Friendswood ISD is working toward more robust, individualized programming for its students on their journeys to college, career and military readiness, Executive Director of Teaching and Learning Kim Cole said during a Dec. 14 board of trustees meeting.
At the meeting, Cole presented data related to FISD students’ performance on college admissions tests as well as data on the students taking credits at local junior colleges or receiving professional certifications in skilled trades. Data also showed the percentage of FISD students self-reporting military enrollment doubled, from 1.6% to 3.2%, between 2018 and 2019.
While FISD and districts across the state are evaluated yearly by the Texas Education Agency based on academic performance, Cole said the district focuses more resources on executing its mission to “redefine the measure of student success based on our beliefs and call to action” as stated in the strategic plan.
“They have to have a voice in their own journey,” Cole said of students choosing their secondary and postsecondary paths. “We’re going to focus our work solely based on what our beliefs are, not on the accountability points we get [from the state] from achieving that.”
In an effort to provide individualized opportunities, FISD will join several Houston-area ISDs in shedding the Pre-AP designation on its honors courses for secondary students, district leaders said Dec. 14. The courses will fall under the Mustang Advanced Program label starting next academic year. The College Board requires courses with an AP or Pre-AP designation to adhere exactly to a specific curriculum, which leaders at FISD and other districts—including Clear Creek ISD—said does not align with their mission.
FISD sophomores fill out an interest survey to help determine their best academic path, and aptitude tests are available for those sophomores who are unsure of what their interests are. The aptitude tests are given on an as-requested basis, and Cole said the district hopes to expand their availability to reach more students who might need additional guidance.
During the meeting, trustees and district leaders made several observations related to recent educational trends, including a movement away from SAT and ACT scores being emphasized on college applications. Cole said this movement was happening even before the pandemic, and higher education institutions may continue to place less weight on the tests moving forward, so FISD will continue carefully watching those trends.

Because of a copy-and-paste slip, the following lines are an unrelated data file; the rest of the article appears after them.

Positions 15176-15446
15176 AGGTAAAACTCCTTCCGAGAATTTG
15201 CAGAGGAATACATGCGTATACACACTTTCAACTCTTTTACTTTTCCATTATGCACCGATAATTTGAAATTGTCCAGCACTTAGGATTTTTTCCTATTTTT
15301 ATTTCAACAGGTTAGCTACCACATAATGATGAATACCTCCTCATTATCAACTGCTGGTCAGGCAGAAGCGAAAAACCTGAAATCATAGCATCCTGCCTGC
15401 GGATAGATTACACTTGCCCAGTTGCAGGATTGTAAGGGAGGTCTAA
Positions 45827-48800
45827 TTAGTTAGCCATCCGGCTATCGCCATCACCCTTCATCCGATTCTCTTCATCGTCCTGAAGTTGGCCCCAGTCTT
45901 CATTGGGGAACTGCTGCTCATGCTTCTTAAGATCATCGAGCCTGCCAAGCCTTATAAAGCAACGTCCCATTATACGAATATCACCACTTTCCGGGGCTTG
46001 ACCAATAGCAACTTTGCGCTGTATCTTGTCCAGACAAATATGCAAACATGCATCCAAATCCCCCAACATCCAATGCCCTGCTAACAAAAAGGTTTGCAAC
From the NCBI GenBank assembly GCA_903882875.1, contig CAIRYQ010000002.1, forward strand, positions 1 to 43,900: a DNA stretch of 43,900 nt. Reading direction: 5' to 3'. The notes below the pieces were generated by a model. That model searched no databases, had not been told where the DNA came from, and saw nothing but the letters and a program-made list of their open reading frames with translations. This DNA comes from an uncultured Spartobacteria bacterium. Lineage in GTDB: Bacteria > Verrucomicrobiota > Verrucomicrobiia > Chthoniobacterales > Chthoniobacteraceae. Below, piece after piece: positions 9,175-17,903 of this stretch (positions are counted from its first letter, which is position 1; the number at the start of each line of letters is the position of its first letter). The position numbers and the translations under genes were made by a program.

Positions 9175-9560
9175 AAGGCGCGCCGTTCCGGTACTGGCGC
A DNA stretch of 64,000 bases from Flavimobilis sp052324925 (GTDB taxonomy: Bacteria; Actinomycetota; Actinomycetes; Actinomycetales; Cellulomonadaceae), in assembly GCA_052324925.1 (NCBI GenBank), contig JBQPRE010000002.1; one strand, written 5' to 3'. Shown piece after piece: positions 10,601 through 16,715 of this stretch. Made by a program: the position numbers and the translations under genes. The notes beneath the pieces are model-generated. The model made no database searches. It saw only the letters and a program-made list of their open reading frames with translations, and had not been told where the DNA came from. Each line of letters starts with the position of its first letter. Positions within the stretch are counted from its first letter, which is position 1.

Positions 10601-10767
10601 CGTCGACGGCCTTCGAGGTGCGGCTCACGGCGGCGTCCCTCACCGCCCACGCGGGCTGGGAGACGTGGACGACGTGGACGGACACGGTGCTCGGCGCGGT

Another positive change from 2018 to 2019 was the percentage of special education students who were considered college, career and military ready, or CCMR: 78% of the district’s special education students met CCMR requirements in 2019 compared to 36% the year prior.
Part of the increase, Cole said, was due to the passage of House Bill 165. The bill, which took effect in September 2019 and allowed students learning under a modified curriculum to receive endorsements for excellence in certain disciplines as other students do. The special education department, led by executive director Dahria Driskell, has also done “really great, intentional work in this area” to spur the change, Cole added.
To fully accomplish its vision of reimagining student success, the district will move toward creating focus areas within the curriculum for CCMR purposes. The career cluster, for example, would include opportunities for dual-credit enrollment and professional certifications, where the military cluster includes opportunities for connecting with recruiters and support for those taking the Armed Services Vocational Aptitude Battery test.
Ultimately, FISD aims to revamp its curriculum to be pathway-based and goal-driven, Cole said. In an ideal world, staff would be able to identify every secondary student based on their goals; this culture is present among college-bound students, but could be built upon with those focused in career or military pathways, she said.
The efforts to reimagine curriculum for secondary students begin in part at the elementary level. Lauren Ambeau, executive director of elementary teaching and learning, said Dec. 14 it is a “moral obligation” for elementary educators to ensure fifth-graders finish the year knowing their strengths and problem areas since this will prepare them to explore the right academic pathways in secondary school.
Trustee David Montz asked Cole on Dec. 14 how many additional counselors might be needed to achieve these plans. Cole said a minimum of two would make a huge difference.
“I think we’re a little underserved ... it takes manpower to do it,” she said. “Certainly we are low in the area of counseling staff compared to other districts, for sure.”